Exploring this Job
There are many ways to explore the career of medical scientist. You can read books about the field. Ask your school or local librarian for some suggestions. Visit the Web sites of professional associations. The Association of American Medical Colleges, for example, offers information about a career in biomedical research at its Web site, https://students-residents.aamc.org. Other good ways to learn more about the field include visiting the Web sites of college programs that offer degrees in genetics, biology, biotechnology, pharmacology, and related fields, and talking to a medical scientist about his or her career.
The Biotechnology Institute publishes Your World: Biotechnology & You, a biotechnology magazine for students in grades 7–12. Some of its issues cover breakthroughs made by medical scientists who are using biotechnology. Find information at http://www.biotechinstitute.org.
Medical scientists conduct research, whether to find the origin of a particular disease, how an illness spreads, or the effects of drug interaction. Others search for biological resources that can help fight disease. As a result of their work, disease and illness are kept in check and new, safer, and more affordable medicines can be made available to the public.
Many medical scientists can find work or help from government agencies. The Centers for Disease Control and Prevention (CDC) employs and also provides financial grants to medical scientists to conduct research based on their own theories. For example, some of these medical scientists are responsible for finding new drugs to treat AIDS symptoms. They conduct research and design a plan to test their hypotheses and collect data. Medical scientists are also responsible for writing grant proposals, detailing each facet of the proposed research study.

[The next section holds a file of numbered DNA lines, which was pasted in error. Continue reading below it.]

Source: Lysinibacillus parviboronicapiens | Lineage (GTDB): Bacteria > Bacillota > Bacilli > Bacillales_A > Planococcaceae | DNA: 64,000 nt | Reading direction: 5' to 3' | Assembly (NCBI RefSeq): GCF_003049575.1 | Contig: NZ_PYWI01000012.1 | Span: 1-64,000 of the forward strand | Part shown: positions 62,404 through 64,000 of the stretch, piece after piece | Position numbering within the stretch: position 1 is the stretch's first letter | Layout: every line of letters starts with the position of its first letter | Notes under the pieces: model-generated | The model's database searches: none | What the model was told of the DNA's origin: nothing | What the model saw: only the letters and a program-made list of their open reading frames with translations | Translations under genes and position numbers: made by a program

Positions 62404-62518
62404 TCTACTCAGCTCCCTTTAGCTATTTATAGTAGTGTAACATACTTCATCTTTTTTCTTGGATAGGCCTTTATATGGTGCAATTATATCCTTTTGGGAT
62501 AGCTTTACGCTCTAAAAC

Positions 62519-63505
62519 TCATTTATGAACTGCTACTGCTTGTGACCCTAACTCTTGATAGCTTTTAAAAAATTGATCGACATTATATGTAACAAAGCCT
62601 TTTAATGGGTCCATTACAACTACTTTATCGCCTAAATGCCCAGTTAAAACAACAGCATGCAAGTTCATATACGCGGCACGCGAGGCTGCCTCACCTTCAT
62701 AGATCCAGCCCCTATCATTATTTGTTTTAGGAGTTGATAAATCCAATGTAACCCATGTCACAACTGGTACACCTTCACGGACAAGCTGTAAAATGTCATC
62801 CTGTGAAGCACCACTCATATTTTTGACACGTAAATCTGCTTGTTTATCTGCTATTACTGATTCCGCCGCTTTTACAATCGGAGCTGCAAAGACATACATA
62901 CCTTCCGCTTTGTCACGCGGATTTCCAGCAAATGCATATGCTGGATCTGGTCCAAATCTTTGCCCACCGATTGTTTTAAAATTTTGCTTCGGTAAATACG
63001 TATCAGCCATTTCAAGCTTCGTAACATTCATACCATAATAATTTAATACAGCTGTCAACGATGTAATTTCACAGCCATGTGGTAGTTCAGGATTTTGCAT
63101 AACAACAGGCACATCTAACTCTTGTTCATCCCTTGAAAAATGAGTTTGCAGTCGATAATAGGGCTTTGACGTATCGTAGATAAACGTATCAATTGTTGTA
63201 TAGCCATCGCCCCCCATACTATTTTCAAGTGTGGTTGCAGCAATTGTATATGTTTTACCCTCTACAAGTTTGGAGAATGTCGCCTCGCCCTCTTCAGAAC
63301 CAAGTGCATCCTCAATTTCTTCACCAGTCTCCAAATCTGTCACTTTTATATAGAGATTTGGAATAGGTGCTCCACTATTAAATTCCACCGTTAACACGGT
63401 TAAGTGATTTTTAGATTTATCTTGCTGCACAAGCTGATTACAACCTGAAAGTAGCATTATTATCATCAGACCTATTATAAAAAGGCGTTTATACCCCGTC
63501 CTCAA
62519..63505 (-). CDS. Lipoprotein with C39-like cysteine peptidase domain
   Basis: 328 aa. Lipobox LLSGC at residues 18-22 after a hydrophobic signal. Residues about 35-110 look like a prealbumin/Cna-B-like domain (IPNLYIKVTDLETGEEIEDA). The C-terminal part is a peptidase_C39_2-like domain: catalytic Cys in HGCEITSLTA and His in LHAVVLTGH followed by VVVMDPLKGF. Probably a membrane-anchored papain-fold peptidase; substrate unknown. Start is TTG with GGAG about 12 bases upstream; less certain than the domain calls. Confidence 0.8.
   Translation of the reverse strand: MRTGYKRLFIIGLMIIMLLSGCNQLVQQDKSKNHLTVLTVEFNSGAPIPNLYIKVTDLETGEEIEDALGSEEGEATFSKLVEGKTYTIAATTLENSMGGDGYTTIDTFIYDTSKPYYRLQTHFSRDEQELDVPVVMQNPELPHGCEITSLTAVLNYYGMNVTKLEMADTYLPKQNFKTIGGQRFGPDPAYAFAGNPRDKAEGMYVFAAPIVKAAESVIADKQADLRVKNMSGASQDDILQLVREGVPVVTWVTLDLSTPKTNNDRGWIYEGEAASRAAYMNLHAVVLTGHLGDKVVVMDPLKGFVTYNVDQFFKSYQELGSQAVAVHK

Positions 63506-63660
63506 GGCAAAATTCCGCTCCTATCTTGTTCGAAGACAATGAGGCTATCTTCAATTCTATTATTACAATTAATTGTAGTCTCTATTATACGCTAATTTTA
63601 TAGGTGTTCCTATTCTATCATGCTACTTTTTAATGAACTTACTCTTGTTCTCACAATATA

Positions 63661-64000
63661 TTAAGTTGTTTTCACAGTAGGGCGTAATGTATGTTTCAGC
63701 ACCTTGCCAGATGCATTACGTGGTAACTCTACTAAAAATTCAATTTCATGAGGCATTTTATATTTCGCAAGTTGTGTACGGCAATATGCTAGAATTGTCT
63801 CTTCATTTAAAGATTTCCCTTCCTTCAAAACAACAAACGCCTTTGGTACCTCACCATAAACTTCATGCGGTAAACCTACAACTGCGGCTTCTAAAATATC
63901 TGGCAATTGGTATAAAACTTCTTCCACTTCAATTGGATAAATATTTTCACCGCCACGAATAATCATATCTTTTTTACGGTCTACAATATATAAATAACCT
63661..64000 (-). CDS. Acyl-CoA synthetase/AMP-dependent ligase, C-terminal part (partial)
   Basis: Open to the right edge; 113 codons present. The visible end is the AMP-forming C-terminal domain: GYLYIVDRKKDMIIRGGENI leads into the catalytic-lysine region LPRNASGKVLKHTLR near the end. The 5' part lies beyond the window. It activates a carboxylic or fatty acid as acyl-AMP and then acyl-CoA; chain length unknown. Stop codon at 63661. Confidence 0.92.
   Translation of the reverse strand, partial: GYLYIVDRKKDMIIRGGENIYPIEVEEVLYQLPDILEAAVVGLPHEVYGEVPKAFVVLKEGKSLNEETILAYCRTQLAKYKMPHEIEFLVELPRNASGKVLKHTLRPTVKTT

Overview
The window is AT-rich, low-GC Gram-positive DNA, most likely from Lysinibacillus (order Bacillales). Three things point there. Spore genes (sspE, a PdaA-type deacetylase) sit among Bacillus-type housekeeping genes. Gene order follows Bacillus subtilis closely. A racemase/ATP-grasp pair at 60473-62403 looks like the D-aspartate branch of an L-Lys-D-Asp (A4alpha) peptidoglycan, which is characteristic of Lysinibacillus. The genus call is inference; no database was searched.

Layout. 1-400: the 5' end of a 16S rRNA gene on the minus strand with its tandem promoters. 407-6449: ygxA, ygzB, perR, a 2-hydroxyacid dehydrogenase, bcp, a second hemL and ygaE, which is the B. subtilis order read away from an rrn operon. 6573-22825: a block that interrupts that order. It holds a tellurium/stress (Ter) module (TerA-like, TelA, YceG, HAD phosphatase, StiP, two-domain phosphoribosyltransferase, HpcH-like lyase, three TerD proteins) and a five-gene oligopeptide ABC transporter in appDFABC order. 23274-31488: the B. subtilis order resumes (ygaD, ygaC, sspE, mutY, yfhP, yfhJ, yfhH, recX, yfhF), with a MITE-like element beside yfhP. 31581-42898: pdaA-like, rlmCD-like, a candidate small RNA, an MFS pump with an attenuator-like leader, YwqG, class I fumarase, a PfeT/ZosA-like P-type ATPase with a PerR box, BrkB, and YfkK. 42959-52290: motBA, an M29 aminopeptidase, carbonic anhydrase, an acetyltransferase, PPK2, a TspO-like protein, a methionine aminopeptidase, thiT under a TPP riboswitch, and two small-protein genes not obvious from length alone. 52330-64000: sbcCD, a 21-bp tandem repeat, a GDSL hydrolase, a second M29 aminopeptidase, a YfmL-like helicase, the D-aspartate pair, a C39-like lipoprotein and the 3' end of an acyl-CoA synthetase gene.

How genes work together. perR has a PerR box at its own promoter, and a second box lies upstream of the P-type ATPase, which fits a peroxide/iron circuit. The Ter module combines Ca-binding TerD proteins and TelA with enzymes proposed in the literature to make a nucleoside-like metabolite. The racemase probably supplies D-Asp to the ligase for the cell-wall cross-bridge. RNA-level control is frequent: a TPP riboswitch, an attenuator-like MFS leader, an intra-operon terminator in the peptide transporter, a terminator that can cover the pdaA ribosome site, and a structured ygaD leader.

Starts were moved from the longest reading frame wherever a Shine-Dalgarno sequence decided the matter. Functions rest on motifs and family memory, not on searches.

Many medical scientists working in the private sector are employed at biopharmaceutical companies. These medical scientists may develop new drugs to battle diseases or illness. Medical scientists conduct research, design and implement a plan of action, collect and interpret data, and finally present their findings for approval. At times, they may be asked to provide feedback on the final product—its cost and its packaging and instructions.
Genetic engineers are specialized medical scientists who experiment with altering, splicing, and rearranging genes for specific results. This research has resulted in the discovery and production of insulin and interferon, two medical breakthroughs that can treat diseases like diabetes and leukemia.
Medical scientists also stay abreast of research done by their colleagues and other groups, especially if the research is related to their own work. They follow research projects, read published reports, and attend presentations given at seminars and symposiums.